We’re fascinated by unorthodox approach, by fearlessness, by things strikingly out of the ordinary. There’s a reason why one Tweet containing a single word from Elon Musk has the potential to double stock value, demonstrated by the GameStop episode just few weeks ago. From a guy who made his first millions in 1999 from selling Zip2, an app connecting maps and yellow pages—something to the effect of today’s Google Maps—, to space flights is a long way. And yet, he’s done it. Space traveling used to be a domain of states. Today the task is by and large in the hands of individual players, such as Musk (SpaceX), Jeff Bezos (Blue Origin), or Richard Branson (Virgin Galactic). Whatever you do, don’t blink. Yesterday’s sci-fi quickly becomes today’s reality.
For years, the MMA fans either loved or hated Nick Diaz. It was impossible to feel indifferent about this skinny, long-armed trash-talker, who loved to brag in his opponent’s face before crushing it with a barrage of punches. Nick had a brilliant technique on the ground, and he was one of the few who were as dangerous on their back as they were in the dominant position on top. But he never really enjoyed the ground game, and he wasn’t one to follow a conservative gameplan; he just wanted to brawl. Nick had some wild ones during his career, against people who he’d quite honestly manhandle on the ground if he ever cared to take them there. While never really looking like a classic meathead knockout artist, he could find ways to KOs thanks to his excellent conditioning. As a triathlon racer, he had plenty of gas in the tank.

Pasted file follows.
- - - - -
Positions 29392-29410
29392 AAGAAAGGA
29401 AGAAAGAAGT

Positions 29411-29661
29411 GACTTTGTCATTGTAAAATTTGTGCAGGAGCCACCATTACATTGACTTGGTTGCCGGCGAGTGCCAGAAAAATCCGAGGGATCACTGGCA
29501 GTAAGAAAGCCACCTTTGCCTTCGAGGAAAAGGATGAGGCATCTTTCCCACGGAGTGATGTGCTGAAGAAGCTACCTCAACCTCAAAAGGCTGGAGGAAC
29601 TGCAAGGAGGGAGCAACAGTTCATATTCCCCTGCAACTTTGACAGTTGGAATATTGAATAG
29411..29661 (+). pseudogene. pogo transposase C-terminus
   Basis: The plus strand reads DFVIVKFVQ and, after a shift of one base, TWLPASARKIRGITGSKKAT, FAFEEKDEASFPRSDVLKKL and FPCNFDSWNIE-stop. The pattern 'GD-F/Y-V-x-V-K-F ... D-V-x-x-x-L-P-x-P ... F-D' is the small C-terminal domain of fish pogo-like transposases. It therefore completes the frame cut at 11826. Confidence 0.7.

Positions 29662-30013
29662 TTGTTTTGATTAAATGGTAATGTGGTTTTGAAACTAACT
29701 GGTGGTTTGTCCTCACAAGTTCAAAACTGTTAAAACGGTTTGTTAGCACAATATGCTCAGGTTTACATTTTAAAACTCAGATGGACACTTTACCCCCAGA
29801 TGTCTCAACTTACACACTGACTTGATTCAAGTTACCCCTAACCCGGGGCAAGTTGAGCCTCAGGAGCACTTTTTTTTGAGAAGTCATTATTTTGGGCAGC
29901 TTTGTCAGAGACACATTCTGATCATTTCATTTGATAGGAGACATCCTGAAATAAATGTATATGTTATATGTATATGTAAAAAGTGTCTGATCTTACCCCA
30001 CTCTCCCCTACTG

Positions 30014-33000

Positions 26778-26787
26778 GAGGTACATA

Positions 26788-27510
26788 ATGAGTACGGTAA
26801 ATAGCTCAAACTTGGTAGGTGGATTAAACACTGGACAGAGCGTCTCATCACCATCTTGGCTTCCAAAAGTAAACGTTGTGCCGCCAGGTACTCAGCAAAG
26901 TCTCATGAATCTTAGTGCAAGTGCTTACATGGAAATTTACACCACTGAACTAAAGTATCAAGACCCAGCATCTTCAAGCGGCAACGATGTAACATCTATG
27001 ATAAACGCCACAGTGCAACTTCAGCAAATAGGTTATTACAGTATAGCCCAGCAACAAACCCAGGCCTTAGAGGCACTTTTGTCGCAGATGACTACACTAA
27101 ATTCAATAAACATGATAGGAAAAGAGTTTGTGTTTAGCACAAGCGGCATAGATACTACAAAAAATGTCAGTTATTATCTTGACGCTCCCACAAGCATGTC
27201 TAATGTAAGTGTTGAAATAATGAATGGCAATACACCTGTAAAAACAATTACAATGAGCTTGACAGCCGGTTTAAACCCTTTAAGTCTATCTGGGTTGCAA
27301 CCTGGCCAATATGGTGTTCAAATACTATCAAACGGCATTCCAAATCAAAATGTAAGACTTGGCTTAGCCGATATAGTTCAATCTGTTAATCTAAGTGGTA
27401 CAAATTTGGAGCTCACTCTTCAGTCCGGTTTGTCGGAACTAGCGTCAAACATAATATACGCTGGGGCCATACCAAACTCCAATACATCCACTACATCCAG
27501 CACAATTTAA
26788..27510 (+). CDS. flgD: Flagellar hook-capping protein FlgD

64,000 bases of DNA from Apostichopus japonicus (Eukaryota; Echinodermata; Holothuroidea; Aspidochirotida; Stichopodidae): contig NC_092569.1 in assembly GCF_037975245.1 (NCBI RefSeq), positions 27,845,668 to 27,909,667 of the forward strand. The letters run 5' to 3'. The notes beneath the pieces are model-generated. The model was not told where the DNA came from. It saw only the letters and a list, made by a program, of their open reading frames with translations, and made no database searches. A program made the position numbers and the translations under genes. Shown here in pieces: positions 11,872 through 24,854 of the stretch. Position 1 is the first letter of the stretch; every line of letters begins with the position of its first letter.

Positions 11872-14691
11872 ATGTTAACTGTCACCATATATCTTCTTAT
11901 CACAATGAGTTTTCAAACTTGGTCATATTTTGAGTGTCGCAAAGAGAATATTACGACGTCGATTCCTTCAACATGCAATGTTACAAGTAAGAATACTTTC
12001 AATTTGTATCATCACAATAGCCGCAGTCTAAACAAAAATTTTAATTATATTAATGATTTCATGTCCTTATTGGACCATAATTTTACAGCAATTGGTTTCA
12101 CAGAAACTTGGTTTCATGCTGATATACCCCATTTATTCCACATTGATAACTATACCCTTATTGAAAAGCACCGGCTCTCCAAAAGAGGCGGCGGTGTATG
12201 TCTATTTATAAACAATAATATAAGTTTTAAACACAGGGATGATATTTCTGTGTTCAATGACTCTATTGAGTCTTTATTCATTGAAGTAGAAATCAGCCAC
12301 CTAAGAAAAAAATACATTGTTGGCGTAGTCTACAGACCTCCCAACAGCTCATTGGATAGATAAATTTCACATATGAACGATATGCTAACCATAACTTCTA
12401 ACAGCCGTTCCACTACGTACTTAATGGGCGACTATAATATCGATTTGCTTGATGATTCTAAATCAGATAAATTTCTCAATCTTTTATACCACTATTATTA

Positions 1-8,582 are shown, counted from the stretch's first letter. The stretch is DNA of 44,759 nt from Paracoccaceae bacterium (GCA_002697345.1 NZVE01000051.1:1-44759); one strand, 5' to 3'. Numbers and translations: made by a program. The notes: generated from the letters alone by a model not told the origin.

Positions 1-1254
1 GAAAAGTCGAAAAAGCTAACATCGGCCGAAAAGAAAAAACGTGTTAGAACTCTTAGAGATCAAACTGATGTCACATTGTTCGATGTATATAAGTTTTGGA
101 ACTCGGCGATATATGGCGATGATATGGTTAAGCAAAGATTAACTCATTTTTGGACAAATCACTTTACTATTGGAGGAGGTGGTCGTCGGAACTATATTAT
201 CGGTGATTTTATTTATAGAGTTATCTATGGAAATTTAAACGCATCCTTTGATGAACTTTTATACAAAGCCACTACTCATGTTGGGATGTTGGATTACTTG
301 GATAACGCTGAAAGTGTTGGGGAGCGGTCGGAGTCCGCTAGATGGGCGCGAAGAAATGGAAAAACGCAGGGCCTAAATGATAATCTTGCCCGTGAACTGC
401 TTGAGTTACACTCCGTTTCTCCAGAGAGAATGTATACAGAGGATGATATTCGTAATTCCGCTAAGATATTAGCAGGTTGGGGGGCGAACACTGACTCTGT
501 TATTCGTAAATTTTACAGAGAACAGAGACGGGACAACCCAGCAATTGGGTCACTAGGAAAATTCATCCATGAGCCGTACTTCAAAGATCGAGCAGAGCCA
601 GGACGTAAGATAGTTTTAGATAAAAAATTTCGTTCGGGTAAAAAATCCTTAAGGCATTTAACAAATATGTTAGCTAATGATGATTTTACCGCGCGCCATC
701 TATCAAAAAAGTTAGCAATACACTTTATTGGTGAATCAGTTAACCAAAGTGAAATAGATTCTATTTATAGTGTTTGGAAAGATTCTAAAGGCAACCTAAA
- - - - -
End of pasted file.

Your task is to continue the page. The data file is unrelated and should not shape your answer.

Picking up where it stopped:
There’s a saying, „Fatigue makes cowards of us all“. Originally Shakespear’s words were paraphrased and today often attributed to two people: George S. Patton, a four-star general who led the army that liberated significant parts of Europe; or Vince Lombardi, a coach who had a trophy for the NFL champion named after him and who in the mid-1970s defied the racism of the day by rebuilding the Packers with undervalued black players. Nick made a career out of this fatigue-induced cowardness—plenty of fighters, who were better strikers on paper, couldn’t handle the tempo. When the opponent was gasping for air in the ring’s corner, hoping to be saved by the bell, Nick smelled blood and went for the kill.